Military Suicide Rate Down In 2013, But Up For National Guard And Reservists
Friday, April 25, 2014
The latest numbers released by the Department of Defense show the overall totals and rates of military suicides declined in 2013. Preliminary numbers show 261 active duty service members took their own lives last year. In 2012, 319 active duty troops died by suicide.
Army Lt. Gen. Michael Linnington, military deputy at the Office of the Undersecretary of Defense for Personnel and Readiness, told American Forces Press Service:
“With an 18 percent drop in 2013, something is going right. One suicide is always too many, but we have to focus our efforts now where we think they are most needed.”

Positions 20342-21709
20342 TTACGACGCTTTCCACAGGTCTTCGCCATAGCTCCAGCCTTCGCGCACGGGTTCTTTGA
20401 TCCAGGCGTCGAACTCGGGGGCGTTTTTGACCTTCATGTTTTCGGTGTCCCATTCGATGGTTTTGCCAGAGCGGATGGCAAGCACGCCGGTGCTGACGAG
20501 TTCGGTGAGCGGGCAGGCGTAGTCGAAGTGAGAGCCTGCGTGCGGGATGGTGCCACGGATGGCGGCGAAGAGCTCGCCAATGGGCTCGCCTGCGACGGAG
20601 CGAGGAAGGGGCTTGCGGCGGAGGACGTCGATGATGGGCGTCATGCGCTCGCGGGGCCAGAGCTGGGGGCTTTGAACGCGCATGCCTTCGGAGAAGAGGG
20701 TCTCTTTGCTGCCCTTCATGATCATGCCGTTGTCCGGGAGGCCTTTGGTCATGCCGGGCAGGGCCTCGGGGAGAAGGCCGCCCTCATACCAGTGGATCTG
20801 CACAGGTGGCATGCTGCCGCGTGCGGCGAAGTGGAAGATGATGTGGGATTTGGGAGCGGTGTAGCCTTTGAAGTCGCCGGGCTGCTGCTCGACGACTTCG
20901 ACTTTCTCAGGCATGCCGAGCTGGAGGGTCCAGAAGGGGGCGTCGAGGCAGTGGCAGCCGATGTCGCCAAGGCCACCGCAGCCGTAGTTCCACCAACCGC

In response to years of skyrocketing suicide rates in the U.S. military, the Pentagon has hired roughly 9,425 mental health professionals like psychologists, psychiatrists, social workers, and counselors.
Yet as The Associated Press points out, the number of Army National Guard soldiers and Army reservists who committed suicide actually rose in 2013:
Scattered across the United States, often in small or remote rural communities, many members of the Army National Guard and Reserve... often don’t have quick access to military medical or mental health services that may be on bases far from their homes. That means the outreach effort by the armed services to address the increase in suicides may not always get to reservists in need — particularly those who don’t actively seek help.
To better deal with this outreach gap, Army spokeswoman Lt. Col. Sunset Belinsky told the A.P. that the Army Reserve has set up six Army Strong Community Centers in states like Connecticut, Michigan, New York, North Carolina, Oregon, and Pennsylvania.
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